According to a new study reported in the Journal of Urology (3), investigators suggested that the 30-day hospitalization rate within a 30-day period of prostate biopsy is 6.9%; however, no serious or permanent damage is usually reported.
However, the rate of individual complications increased from 14 to 18 percent, mostly due to infection.
Complications from prostate biopsies are common but usually not severe, a study in Urology reveals. Participants in the study had biopsies to look for cancer after an abnormal rectal exam or prostate-specific antigen (PSA) blood test. In a biopsy, a fine needle punches quickly through the rectal wall to remove a tiny sample of prostate tissue for examination under a microscope. Doctors took 12, 18, or 24 samples per participant. Typical problems from biopsy include pain, soreness, and infections. A more serious complication, which may lead to hospital admission, is acute urinary retention, in which a man is temporarily unable to drain his bladder.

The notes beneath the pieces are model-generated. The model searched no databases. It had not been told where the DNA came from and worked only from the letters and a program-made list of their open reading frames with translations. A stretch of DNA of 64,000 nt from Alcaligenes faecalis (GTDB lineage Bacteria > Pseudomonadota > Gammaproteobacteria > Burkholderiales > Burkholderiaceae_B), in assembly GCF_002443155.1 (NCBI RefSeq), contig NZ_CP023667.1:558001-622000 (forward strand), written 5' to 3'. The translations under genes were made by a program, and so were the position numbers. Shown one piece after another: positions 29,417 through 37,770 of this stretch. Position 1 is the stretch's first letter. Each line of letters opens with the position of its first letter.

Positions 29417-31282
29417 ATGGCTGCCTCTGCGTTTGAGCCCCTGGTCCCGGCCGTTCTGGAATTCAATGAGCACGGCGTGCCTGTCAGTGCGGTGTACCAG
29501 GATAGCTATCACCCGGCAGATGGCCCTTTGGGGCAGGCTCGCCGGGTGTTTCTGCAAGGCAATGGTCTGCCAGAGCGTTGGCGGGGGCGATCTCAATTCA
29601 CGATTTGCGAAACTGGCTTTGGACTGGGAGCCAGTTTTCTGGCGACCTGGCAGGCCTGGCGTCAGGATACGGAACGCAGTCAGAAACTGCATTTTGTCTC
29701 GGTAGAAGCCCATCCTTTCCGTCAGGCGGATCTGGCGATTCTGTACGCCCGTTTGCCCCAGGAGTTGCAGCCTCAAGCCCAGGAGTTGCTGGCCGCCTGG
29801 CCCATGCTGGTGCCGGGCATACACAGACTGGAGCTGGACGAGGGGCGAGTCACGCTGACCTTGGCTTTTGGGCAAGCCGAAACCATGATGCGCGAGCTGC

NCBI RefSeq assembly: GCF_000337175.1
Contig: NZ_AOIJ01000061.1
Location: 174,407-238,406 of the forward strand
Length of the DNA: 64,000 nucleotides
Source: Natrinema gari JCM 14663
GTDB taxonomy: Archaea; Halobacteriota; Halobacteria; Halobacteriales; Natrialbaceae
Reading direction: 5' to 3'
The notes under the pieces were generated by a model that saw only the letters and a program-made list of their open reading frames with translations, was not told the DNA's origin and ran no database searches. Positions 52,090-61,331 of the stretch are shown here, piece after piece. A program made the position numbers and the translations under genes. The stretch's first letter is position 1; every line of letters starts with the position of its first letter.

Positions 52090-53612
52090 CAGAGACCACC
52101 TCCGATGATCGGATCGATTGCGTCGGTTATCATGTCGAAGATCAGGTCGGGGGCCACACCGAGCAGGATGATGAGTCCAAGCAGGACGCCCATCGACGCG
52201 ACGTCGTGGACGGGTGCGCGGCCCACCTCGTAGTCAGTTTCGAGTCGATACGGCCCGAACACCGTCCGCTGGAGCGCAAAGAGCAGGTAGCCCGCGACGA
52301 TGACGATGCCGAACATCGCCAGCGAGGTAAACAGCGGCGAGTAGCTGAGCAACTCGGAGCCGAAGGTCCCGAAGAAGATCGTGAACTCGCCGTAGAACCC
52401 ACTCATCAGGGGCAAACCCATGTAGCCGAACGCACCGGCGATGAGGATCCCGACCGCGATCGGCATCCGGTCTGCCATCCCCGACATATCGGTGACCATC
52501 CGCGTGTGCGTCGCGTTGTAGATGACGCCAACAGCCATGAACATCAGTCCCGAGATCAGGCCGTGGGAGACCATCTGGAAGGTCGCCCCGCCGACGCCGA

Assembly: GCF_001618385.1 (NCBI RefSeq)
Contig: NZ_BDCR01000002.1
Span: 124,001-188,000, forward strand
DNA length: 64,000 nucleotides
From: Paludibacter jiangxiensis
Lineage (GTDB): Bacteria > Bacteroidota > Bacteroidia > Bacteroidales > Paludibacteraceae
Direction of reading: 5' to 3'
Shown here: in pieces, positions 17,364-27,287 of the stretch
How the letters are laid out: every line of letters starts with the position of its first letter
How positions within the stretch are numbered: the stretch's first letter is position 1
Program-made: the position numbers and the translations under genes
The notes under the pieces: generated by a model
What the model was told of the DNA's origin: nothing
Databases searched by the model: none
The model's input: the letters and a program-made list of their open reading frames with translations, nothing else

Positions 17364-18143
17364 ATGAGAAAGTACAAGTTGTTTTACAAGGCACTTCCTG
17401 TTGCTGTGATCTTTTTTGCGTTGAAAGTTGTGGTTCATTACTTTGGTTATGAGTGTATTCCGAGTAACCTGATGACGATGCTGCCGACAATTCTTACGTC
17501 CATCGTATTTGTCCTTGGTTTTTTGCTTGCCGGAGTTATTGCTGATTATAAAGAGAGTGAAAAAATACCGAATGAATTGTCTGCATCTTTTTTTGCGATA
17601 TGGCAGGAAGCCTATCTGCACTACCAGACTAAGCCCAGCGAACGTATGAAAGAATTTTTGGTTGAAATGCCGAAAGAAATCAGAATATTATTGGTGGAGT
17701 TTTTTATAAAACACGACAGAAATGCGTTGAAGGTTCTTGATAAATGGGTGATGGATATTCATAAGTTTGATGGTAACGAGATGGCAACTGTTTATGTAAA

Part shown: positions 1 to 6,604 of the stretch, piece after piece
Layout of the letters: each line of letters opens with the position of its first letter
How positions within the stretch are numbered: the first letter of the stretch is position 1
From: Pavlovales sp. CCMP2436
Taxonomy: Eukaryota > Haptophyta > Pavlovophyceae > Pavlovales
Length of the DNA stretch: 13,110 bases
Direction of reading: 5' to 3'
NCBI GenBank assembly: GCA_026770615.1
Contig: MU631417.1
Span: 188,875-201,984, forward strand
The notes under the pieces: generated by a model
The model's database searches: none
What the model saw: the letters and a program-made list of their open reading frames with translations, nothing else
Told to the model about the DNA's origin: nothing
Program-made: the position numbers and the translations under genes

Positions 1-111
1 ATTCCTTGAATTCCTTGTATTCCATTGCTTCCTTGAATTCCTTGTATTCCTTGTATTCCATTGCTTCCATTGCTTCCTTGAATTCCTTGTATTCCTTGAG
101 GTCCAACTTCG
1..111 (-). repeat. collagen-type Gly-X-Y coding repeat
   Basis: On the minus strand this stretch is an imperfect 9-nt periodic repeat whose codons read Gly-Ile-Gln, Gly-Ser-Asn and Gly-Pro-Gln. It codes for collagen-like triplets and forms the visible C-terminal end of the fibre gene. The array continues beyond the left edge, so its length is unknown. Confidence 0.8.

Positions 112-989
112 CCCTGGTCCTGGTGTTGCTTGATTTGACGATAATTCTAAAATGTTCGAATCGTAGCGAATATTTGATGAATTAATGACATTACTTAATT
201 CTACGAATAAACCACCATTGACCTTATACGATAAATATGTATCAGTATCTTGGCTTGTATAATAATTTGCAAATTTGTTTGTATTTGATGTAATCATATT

Here is what the study found:
40% of the men experienced a complication.
The complication rate was as high as 57% in men with 24-sample biopsies.
Only 1.2% of the men required hospital admission.
9.1% ended up visiting an emergency room.
6.7% developed acute urinary retention.
Prostate needle biopsy is the only way to diagnose prostate cancer, regardless of PSA test results. The complication rate would vary with the general health of the men involved.
Looks like those who consumed more milk products were at higher risk of getting prostate cancer. Shit.